Taking Stock: Race Equality in Scotland is a timely new contribution to the conversation on race equality in Scotland from the UK race equality think tank, Runnymede. Edited by some of Scotland's foremost academic writers on race and racism, the publication features contributions from across academia, the third sector and the political world. CRER's Carol Young contributed a chapter titled Scottish Public Sector Equality Duties: Making Good Practice Count. It outlines challen
In the 20 years since CRER was founded (under our original name, Glasgow Anti-Racist Alliance), we have never seen anything approaching the level of interest in racism and racial inequality triggered by the death of George Floyd in Minneapolis. It is genuinely unprecedented. Indeed, you might be coming across our work for the first time right now – in which case, welcome! The upsurge of Black voices and the strength of solidarity from allies (including most of Scotland’s prom
As part of 2019’s Trustees’ Week (4-8 November), the Coalition for Racial Equality and Rights (CRER) and Glasgow Council for the Voluntary Sector (GCVS) are asking Glasgow’s voluntary organisations to sign up to an Equality Action Pledge committing to improve representation in the voluntary / third sector.
The general underrepresentation of many people with protected characteristics (as defined by the Equality Act 2010) in employment, participation, and volunteering is wel
Today, 12th March 2019, the Coalition of Racial Equality and Rights launches an anti-racist poster campaign aimed at encouraging the public to intervene in racist incidents. The poster shows a white person shouting racist abuse at a Black person. A third person ponders what they heard and what they should do about it. In Scotland, we hear racism daily on the buses, in taxis, at libraries, doctors’ surgeries, sports clubs, museums and pubs. What do we do about it? Earlier this
With the upsurge in media coverage of racism linked to ‘Brexit’, people have increasingly been asking CRER about getting involved in tackling racism and hate crime. This was a pleasant surprise for us. We deal with these issues on a day to day basis and have done for almost twenty years, so it’s refreshing to see so many people willing to stand up against racism (although it’s worth mentioning that concerns raised by Black activists about the tone of the current debate do res
Following the lead of Harvard students, a group of Oxford University Black and Minority Ethnic students launched “I, too, am Oxford”
The group explained that their project was “inspired by the recent ‘I, too, am Harvard’ initiative. The Harvard project resonated with a sense of communal disaffection that students of colour at Oxford have with the University. The sharing of the Buzzfeed article ‘I, too, am Harvard’ on the online Oxford based race forum, ‘Skin Deep’ led to st
Above is Samina's photo from the the "I Speak for Myself"campaign, a travelling exhibition displaying hundreds of the messages captured during Amina's roadshow and which aims to tackle misconceptions and common stereotypes about Muslim women, thus reducing inequality and sexual discrimination not only within the Muslim community but also in the wider society. “This was about Muslim women sharing their messages with fellow Scots." “The messages talk about all the things that w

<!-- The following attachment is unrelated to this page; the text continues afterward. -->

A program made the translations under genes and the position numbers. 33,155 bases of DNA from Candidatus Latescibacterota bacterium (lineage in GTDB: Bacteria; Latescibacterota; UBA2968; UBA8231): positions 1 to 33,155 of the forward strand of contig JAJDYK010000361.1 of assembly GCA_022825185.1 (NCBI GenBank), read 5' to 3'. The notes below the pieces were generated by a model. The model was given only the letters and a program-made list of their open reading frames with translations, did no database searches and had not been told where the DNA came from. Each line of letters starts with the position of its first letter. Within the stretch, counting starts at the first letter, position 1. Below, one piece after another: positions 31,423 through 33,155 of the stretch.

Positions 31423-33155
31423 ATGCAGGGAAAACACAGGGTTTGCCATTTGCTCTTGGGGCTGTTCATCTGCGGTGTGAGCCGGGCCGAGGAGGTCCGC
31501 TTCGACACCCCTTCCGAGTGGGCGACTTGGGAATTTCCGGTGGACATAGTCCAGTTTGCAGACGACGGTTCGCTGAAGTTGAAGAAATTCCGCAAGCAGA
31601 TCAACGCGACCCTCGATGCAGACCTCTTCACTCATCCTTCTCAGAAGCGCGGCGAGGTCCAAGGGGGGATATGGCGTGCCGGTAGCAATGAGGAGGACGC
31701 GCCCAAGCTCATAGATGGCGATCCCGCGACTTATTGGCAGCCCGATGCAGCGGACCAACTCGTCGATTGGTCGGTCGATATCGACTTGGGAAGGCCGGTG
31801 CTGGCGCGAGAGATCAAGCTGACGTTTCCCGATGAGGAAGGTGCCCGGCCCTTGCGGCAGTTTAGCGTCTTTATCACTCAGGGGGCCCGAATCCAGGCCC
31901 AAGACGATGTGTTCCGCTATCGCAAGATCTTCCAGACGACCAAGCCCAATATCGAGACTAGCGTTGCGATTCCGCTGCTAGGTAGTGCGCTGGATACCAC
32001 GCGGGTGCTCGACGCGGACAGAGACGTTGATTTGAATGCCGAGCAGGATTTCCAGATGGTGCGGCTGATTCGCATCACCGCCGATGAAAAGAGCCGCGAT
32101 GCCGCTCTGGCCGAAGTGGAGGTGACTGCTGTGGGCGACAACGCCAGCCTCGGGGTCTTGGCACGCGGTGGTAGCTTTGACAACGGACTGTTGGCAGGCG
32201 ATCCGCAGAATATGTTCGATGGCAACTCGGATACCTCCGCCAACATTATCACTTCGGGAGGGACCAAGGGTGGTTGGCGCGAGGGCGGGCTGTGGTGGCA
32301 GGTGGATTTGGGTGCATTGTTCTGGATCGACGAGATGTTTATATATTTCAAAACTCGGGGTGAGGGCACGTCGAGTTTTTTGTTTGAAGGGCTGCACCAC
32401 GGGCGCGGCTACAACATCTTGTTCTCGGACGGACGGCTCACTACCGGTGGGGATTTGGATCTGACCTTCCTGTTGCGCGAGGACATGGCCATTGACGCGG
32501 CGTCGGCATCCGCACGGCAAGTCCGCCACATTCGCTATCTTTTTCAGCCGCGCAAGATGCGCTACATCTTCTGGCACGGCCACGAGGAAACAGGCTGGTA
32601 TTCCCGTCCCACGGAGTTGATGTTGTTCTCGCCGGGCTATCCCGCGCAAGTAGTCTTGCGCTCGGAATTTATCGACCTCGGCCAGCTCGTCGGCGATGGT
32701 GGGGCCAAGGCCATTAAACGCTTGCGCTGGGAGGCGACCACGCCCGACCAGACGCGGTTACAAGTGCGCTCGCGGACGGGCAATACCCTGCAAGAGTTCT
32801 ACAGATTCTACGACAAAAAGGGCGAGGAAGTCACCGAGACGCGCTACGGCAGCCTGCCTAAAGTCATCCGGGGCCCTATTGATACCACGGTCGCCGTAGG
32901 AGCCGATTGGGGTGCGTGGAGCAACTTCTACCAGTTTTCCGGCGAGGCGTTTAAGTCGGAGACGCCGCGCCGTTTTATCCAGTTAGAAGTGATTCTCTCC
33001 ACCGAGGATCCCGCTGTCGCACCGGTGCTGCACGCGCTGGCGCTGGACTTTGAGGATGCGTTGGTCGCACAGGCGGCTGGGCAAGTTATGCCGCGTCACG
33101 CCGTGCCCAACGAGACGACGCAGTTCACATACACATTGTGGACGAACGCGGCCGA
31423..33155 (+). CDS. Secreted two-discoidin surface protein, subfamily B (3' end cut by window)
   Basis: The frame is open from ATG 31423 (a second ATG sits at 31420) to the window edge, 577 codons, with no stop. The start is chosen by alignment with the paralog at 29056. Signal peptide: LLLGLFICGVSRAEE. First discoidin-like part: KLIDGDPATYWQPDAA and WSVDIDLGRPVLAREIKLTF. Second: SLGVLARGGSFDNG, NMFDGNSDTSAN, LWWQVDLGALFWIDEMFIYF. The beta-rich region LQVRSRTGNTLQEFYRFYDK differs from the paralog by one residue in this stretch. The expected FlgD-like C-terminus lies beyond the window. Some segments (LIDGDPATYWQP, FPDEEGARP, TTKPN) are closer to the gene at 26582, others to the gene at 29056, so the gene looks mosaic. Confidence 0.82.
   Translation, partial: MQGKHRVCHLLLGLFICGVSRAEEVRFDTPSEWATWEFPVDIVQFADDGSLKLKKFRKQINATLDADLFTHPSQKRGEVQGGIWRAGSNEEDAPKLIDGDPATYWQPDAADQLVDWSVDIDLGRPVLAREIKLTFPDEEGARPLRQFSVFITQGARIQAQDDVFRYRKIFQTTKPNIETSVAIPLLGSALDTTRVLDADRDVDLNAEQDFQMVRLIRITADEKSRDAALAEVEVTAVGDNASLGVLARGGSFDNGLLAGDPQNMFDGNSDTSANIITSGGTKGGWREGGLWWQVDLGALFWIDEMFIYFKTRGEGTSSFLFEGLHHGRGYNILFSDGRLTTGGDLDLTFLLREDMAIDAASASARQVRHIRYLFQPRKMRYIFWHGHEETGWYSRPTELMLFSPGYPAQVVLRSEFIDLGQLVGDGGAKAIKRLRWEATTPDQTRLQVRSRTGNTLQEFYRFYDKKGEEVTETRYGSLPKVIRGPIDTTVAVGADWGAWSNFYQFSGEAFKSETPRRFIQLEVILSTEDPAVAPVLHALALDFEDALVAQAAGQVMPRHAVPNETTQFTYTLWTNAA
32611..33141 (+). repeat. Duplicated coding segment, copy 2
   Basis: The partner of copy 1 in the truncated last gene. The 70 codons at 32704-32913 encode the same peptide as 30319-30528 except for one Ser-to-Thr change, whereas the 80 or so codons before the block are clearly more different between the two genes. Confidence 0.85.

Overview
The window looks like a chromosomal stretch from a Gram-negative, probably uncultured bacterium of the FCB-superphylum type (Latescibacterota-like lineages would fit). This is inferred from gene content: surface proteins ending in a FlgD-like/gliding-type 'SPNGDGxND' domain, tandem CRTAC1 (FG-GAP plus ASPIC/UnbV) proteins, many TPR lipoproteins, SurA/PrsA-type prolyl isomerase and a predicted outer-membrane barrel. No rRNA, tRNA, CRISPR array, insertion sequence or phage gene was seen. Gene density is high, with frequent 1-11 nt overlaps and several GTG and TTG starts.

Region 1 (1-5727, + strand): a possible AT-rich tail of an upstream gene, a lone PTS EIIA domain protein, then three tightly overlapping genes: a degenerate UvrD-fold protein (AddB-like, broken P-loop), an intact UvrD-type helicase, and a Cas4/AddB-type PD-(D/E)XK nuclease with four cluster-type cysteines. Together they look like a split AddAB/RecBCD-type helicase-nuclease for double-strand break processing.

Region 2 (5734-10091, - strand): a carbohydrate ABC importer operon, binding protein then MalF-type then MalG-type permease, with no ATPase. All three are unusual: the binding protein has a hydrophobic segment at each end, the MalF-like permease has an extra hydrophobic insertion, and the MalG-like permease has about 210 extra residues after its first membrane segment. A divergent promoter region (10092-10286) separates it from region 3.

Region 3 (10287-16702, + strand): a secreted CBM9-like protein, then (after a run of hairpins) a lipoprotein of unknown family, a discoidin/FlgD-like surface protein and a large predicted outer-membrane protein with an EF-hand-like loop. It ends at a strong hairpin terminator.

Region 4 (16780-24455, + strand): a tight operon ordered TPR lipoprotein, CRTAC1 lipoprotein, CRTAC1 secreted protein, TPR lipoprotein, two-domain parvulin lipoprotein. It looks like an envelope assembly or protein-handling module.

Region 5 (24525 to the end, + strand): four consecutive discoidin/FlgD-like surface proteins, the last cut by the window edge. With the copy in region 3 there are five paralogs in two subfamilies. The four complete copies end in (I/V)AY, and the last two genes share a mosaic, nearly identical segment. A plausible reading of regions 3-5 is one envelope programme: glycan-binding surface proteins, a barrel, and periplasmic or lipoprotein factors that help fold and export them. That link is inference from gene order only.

Sangeeta Kaur The women of my faith have been given the status of royalty. ‘Kaur’, meaning ‘princess’, is the second name adopted by every female Sikh. They are encouraged to use it proudly, whilst men are taught to treat them as the name dictates. The women of my life are real princesses. They are the embodiment of virtue, integrity and true beauty. They have strength beyond measure and love beyond limits. They have endured more than I can say, yet their resolve remains firm
Anu Roy Feminist Chimamanda Ngozi Adichie “We teach girls to shrink themselves, to make themselves smaller We say to girls: ‘You can have ambition, but not too much You should aim to be successful, but not too successful Otherwise, you will threaten the man’ Because I am female, I am expected to aspire to marriage I am expected to make my life choices Always keeping in mind that marriage is the most important Now, marriage can be a source of joy and love and mutual support Bu
Judy Wasige My residence in Scotland the last 10 years has made me realise that irrespective of country, community problems are the same, only described by context relevant terms and analogies. Being Kenyan, I in my wildest dreams could never have imagined that poverty would make up part of Europe’s fabric. Through experience, mainly influenced by my daughter’s involvement with a food bank in Glasgow, this view has been altered. In responding to food shortages for families du
Rehana Faqir The quotes that inspire me: “I have been working for so many years and women still don’t get equal pay”
“Women's chains have been forged by men, not by anatomy.” ~ Estelle R Ramsey.
“Women are not inherently passive or peaceful, we're not inherently anything but human.” ~ Robin Morgan.
“If all men are born free, how is it that all women are born slaves?” ~ Mary Astell
“Nobody objects to a women being a good writer or a sculptor or geneticist if at the sam
Vuyelva Mpongoshe I think it is time to end violence against women. It's time to end hunger and poverty, we need to empower all women. Women should get access to education, training, science and technology. We should have equal rights and the same opportunities as men. Men and women should unite to end violence against women and girls, women should have the right to make decisions at work or in a relationship. Women should be able to plan for the future. I remember the time m